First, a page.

Voice crooned in low-throated groans when we buried boy in sterile dirt. And there, between broken stumps where grass won’t grow, us two stood over quenched son with paper-dry skin. Only his face still left all unsoiled, all chipper-tune and wound tight at cheeks, skin taut over young bone frame. This where he die, where he lie without father’s arms for comfort, unhinged, gone. Where we found him like limp fish with no more raging against air, open-mouthed and marble-eyed and rot. I set down sad shovel, one that did somber work of burying. I wiped sweat from brow, scratched hair on my grey face, and looked around.
Surrounding us: scattered tree bones, all grey-dead and withered. Sun hung low and amber on horizon. Pink sky above saw no carrion birds, no flesh to peck on ground save for boy and his tight-wound doll cheeks, all apple and white rose.
I said to Voice, This place once called Forest, my eyes trained in place—turning to ground, I stooped over fresh-dug grave, rubbed dirt between thumb and fingers. Soil once fecund, barren now, I let out from gravel-throat.
Voice said nothing.
I lifted head to find Voice’s jaw open toward sky. He’d bounded past me, wailing impertinent over shallow burial. He had youth forgotten by land, these lowland plains that haven’t seen green springs nor red autumns since before Voice was born. Lot of song since then, Voice now tall and hairy-faced. I called to him, beckoned him return, and like birds in forgotten spring, he returned.
“He go with us, Blue?” Voice moaned. I cast my eyes down, back to boy: shame. Boy just one of lost people now, boy gone. I have no song for gone boys.
Out of my throat came a raspy cough, and I doubled over in my effort to slake my lungs. My throat cleared and I expelled something yolky and yellow, with texture of curdled milk. Voice tugged at my rough arm, eyes wide like spreading roots, and I looked up.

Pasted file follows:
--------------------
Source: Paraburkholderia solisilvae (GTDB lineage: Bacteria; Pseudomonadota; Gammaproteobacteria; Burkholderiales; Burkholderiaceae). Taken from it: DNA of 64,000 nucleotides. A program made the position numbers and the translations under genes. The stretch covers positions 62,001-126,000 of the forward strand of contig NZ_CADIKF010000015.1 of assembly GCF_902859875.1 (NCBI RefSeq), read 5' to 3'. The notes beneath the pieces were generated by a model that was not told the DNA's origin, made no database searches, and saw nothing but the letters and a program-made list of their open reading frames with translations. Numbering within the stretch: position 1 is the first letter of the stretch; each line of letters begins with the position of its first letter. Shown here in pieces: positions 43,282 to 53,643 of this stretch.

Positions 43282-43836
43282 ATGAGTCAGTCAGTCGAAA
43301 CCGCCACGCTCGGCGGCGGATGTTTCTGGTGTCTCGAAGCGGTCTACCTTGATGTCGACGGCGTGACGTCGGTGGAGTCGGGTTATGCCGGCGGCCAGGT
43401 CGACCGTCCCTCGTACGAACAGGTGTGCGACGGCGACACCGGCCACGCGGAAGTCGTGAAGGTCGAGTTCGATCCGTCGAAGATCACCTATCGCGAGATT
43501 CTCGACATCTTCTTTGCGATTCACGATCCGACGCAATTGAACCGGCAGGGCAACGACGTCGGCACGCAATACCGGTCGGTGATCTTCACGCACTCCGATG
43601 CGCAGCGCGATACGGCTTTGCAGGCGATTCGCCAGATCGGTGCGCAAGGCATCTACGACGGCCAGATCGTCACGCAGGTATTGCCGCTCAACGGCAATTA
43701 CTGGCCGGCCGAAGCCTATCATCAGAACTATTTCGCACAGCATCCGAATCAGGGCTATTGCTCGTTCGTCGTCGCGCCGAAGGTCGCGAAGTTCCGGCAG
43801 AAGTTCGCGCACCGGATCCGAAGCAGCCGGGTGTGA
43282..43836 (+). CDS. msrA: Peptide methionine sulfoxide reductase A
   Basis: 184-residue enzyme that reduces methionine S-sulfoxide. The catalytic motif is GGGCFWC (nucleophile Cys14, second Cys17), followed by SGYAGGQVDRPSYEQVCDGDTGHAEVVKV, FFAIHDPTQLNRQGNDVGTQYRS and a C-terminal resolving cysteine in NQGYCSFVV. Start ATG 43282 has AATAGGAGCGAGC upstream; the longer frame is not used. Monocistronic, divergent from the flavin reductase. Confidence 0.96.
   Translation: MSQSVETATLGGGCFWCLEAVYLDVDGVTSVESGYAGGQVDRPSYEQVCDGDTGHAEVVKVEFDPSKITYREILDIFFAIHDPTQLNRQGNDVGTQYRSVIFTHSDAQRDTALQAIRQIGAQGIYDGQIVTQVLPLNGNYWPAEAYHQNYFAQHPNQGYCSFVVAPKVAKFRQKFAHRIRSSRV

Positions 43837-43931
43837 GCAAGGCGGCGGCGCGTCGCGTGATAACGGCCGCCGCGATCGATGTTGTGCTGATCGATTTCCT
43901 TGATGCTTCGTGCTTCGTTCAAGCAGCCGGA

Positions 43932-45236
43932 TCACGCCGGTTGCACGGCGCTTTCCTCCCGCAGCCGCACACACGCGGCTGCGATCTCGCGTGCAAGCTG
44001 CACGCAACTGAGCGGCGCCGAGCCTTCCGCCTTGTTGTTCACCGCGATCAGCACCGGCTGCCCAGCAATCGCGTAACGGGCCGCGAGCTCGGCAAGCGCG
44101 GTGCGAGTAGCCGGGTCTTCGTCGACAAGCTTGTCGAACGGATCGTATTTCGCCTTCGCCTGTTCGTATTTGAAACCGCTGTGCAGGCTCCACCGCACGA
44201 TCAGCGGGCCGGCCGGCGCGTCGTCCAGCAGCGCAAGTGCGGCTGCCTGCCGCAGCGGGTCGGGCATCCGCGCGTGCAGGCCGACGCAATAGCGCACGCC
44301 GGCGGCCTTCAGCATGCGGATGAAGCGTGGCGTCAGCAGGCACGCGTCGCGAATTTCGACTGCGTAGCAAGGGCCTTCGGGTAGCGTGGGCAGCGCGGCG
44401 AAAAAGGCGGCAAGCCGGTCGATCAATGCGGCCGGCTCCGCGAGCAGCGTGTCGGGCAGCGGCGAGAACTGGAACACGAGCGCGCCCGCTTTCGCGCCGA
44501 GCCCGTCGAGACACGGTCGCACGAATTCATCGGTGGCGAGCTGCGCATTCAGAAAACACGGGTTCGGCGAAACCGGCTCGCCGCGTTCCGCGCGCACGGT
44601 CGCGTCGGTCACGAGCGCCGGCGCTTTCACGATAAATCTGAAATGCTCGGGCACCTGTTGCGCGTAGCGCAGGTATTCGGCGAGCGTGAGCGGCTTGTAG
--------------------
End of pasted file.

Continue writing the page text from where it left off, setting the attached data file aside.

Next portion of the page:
“Blue, where he go now?” Voice’s face: all apple and rose wood, like boy but warm and flush with hot blood boiling beneath his cheeks. All I can do to not weep for him: here he grows where there was nothing else. And loneliness for company. I swallowed. Once a time I thought maybe there somewhere to go after. Then, world still green and bright. Now, world dead as its trees. And this only world Voice knows.
He go nowhere, I said to Voice, picked up shovel from dirt to finish its cold work. He go nowhere, Voice.
Then I covered boy’s face, put shovel back to bag, and we went on our way.
Voice and I walked for long song, until Voice complained of aching feet. I said to voice, Keep walking, we can’t have gone far, boy, with last primal syllable that rang like heartbeat’s hum, or water in rusted bucket.
I’d kept head down whole way, brow furrowed and stony. For first time in long song, I looked up. There had been no life to pass—without tree or person or animal to mark our route, it looked as though we hadn’t left where boy was now buried. Like world turned backwards beneath our worn-shod feet. Were we going right way? Or were we lost in this thorny havoc-ridden bramble?
I gaped up at moon to find song of night. Late, moon high in sky. And Voice, tired and shorn of his day’s ardor, and I with no breath, what else to do but wait for sun to return fresh and newborn?
Here, long after green left land, heat of this dead prairie shrank to cold like blight. Grabbing axe and telling Voice to stay where his feet stood as if rooted, I left to pick dead wood for fire and let it burn to stave off freeze.
Here you stay, I said, and Voice turned his chin down to me.
As I left, he followed close behind.
Stay here, Voice, I demanded, but Voice would not listen. He who crooned low and sorrowful at boy, now swoon and unwound between ribs.
“Where to go without you, Blue?” His eyes filled like Robin’s eggs, and he went all chin-up and sullen and dropped like stone in water, moaning his guttural fears.
This where you belong right now, Voice, I said, kneeling down and squeezing both of his shoulders to comfort him. I’ll be back, you’ll see me whole time in this dead bosk.